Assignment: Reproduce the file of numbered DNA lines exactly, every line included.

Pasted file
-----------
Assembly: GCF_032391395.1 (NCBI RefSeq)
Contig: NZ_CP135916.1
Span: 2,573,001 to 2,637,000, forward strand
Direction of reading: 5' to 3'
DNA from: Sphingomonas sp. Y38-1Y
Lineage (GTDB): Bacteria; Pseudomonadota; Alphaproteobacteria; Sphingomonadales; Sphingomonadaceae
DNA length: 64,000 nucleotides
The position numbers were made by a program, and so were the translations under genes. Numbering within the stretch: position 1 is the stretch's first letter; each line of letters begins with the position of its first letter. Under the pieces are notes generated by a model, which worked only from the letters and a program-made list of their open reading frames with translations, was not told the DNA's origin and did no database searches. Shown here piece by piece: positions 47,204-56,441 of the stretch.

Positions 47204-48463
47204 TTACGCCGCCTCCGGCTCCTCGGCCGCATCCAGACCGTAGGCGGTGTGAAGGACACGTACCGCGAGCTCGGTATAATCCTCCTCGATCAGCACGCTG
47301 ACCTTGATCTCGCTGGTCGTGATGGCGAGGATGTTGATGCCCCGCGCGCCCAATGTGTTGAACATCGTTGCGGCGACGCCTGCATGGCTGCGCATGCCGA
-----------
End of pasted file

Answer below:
Assembly: GCF_032391395.1 (NCBI RefSeq)
Contig: NZ_CP135916.1
Span: 2,573,001 to 2,637,000, forward strand
Direction of reading: 5' to 3'
DNA from: Sphingomonas sp. Y38-1Y
Lineage (GTDB): Bacteria; Pseudomonadota; Alphaproteobacteria; Sphingomonadales; Sphingomonadaceae
DNA length: 64,000 nucleotides
The position numbers were made by a program, and so were the translations under genes. Numbering within the stretch: position 1 is the stretch's first letter; each line of letters begins with the position of its first letter. Under the pieces are notes generated by a model, which worked only from the letters and a program-made list of their open reading frames with translations, was not told the DNA's origin and did no database searches. Shown here piece by piece: positions 47,204-56,441 of the stretch.

Positions 47204-48463
47204 TTACGCCGCCTCCGGCTCCTCGGCCGCATCCAGACCGTAGGCGGTGTGAAGGACACGTACCGCGAGCTCGGTATAATCCTCCTCGATCAGCACGCTG
47301 ACCTTGATCTCGCTGGTCGTGATGGCGAGGATGTTGATGCCCCGCGCGCCCAATGTGTTGAACATCGTTGCGGCGACGCCTGCATGGCTGCGCATGCCGA